Son of Mr. Joseph Taylor and Mrs. Amy Taylor of 5, Astbury Street, Congleton, Cheshire and husband of Mrs. Fanny Taylor, (nee Slater) of Queen Street, Buglawton, Cheshire. They were married at St John's Church, Buglawton, Cheshire, in 1917. He had 3 sisters, Ellen, Martha Elsie and Alice Taylor, along with three brothers, Henry, Joseph and Charles Eaton Taylor. Prior to enlistment, he was employed as a Warehouseman and an Overlooker in a Silk Mill at Messrs' Wild and Co, Forge Mill, Congleton, Cheshire.
Corporal Walter Taylor enlisted in the Cheshire Regiment at Congleton on the 30th of August 1914 at the age of 21. He was posted to the 8th Battalion followed by a move to the 9th Battalion on the 3 rd of September. The Battalion came under the orders of the 58th Brigade, 19th (Western) Division. Formed at Chester they moved to Salisbury Plain and by December 1914 were in billets at Basingstoke. After a short stay the Battalion returned to Salisbury Plain in March 1915. On the 30th of April 1915 he was promoted to unpaid Lance Corporal.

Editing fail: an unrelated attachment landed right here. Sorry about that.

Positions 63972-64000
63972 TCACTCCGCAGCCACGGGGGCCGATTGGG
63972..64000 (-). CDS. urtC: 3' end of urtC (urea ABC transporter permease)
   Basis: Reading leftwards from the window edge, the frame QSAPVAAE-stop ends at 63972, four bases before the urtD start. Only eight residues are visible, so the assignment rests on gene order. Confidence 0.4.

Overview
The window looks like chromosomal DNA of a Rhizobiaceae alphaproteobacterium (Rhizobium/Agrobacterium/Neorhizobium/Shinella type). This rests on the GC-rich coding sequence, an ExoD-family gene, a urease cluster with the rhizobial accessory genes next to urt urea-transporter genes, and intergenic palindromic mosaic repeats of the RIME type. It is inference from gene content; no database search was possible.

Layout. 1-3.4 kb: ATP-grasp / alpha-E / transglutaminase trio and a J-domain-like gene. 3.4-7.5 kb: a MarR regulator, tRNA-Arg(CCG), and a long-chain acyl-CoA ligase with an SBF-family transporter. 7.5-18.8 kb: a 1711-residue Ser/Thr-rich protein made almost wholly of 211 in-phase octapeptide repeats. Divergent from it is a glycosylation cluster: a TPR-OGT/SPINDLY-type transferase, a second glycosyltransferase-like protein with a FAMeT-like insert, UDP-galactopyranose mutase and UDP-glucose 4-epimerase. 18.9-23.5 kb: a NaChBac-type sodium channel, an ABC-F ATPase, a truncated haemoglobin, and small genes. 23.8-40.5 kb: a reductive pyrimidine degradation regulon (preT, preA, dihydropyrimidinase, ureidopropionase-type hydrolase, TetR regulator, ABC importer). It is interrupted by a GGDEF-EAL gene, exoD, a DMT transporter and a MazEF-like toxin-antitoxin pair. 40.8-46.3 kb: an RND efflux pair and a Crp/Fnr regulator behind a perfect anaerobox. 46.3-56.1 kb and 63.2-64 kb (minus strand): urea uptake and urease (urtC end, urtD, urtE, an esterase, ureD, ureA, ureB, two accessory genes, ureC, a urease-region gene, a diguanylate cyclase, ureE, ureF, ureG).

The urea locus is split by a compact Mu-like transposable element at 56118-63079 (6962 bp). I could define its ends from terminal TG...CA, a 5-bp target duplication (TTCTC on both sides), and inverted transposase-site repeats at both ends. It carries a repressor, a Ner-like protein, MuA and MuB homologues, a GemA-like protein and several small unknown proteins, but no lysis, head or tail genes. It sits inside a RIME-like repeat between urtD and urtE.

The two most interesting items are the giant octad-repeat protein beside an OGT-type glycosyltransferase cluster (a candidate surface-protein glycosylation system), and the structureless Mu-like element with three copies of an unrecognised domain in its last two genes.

On the 18th of July 1915, he embarked from Folkestone landing at Boulogne the next day. The Battalion transferred to the 56th Brigade in the same Division on the 11th of November. Promotion to Corporal was confirmed on the 11 of December 1915. Corporal Taylor was attached to the 58 Light Trench Mortar Battery when on the 21st of August 1917 while taking part in a demonstration he suffered perforated wounds to his legs due to an explosion in a trench mortar, in which another soldier was killed. A Court of Inquiry found that the explosion occurred through the premature explosion of a faulty bomb in the muzzle of the trench mortar. No one was to blame, and no disciplinary action was taken. The Third Battle of Ypres (commonly called Passchendaele) had been raging since the 31st of July. From the first afternoon, the fighting had been conducted in almost constant rain and the small advances had been made through ever deepening mud and an increasing cost in lives on both sides. The advances had been made in a series of small bite and hold " attacks and the next stage was to be some four kilometres to the south west of Ypres (now Ieper along the Menin Road in the vicinity of Zillebeke. The attack by the whole of the 19th Division, had been well rehearsed with the troops using a full-scale layout of the area. The men were well rested and had not be worn out by digging their own assembly trenches. Zero hour was set for 05:40 hours and the Cheshire's promptly left their trench advancing in four lines behind the British artillery barrage. 20 officers and 556 other ranks had gone "over the top ". They were on the left of their Brigade's advance with battalions of the Wiltshire and Welch Regiments to their right. They quickly came under attack from German machine gun fire, suffering many casualties and losing touch with the safety of the creeping artillery bombardment. The Cheshire's reached their objective and began to " mop up " the enemy trench. This entailed ensuring the captured trench was clear of the enemy and taking measures to destroy the dug outs in which Germans might be hiding. This normally involved throwing several grenades into the dugout. To their right, the 9th Welch had been held up by fire from Hessian Wood and its attack had stalled. Covering fire was being given by the 6th Wiltshire's. At 06:24 hours the Cheshire's continued their advance against stiff resistance. On the left, "A" Company came under fire from machine guns on a small ridge in front of May? Farm. A platoon of men was detached from B Company, in reserve and this re inforcement allowed them to push forward capturing Potsdam Farm, Moat Farm and Funny Farm. The Welch were still held up and Second Lieutenant Colvin, attacked the German dug outs at the north corner of Hessian Wood, with two platoons of the Cheshire's. This was successful and it enabled the Welch to push forward. Colvin then returned to the main body of troops and found he was the only senior officer left. He took command of "C" and "D" Companies and ordered them to consolidate the capture position and place barbed wire entanglements in front of it. The 9th Battalion had 27 men killed amongst them being Private Walter Taylor who was killed by a sniper. He is remembered on the Tyne Cot Memorial, Belgium.